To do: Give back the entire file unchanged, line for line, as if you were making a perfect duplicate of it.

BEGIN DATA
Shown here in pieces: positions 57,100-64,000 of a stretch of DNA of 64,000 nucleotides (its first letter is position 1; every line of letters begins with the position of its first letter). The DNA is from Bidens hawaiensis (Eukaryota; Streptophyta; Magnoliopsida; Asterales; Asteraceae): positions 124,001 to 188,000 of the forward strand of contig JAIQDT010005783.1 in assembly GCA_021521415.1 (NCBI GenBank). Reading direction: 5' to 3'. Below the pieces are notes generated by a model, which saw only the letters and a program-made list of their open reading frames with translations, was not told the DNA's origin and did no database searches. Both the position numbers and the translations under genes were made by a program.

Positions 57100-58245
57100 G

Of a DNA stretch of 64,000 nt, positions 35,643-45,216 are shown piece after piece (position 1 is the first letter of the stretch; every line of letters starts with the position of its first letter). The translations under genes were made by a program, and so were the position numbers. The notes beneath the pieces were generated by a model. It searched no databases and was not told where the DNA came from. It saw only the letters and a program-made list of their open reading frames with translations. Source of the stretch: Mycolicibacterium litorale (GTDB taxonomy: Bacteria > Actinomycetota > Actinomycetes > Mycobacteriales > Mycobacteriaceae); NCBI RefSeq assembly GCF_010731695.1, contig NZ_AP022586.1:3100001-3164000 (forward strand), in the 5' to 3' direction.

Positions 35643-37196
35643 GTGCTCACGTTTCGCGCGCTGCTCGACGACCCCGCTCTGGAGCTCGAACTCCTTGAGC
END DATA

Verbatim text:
Shown here in pieces: positions 57,100-64,000 of a stretch of DNA of 64,000 nucleotides (its first letter is position 1; every line of letters begins with the position of its first letter). The DNA is from Bidens hawaiensis (Eukaryota; Streptophyta; Magnoliopsida; Asterales; Asteraceae): positions 124,001 to 188,000 of the forward strand of contig JAIQDT010005783.1 in assembly GCA_021521415.1 (NCBI GenBank). Reading direction: 5' to 3'. Below the pieces are notes generated by a model, which saw only the letters and a program-made list of their open reading frames with translations, was not told the DNA's origin and did no database searches. Both the position numbers and the translations under genes were made by a program.

Positions 57100-58245
57100 G

Of a DNA stretch of 64,000 nt, positions 35,643-45,216 are shown piece after piece (position 1 is the first letter of the stretch; every line of letters starts with the position of its first letter). The translations under genes were made by a program, and so were the position numbers. The notes beneath the pieces were generated by a model. It searched no databases and was not told where the DNA came from. It saw only the letters and a program-made list of their open reading frames with translations. Source of the stretch: Mycolicibacterium litorale (GTDB taxonomy: Bacteria > Actinomycetota > Actinomycetes > Mycobacteriales > Mycobacteriaceae); NCBI RefSeq assembly GCF_010731695.1, contig NZ_AP022586.1:3100001-3164000 (forward strand), in the 5' to 3' direction.

Positions 35643-37196
35643 GTGCTCACGTTTCGCGCGCTGCTCGACGACCCCGCTCTGGAGCTCGAACTCCTTGAGC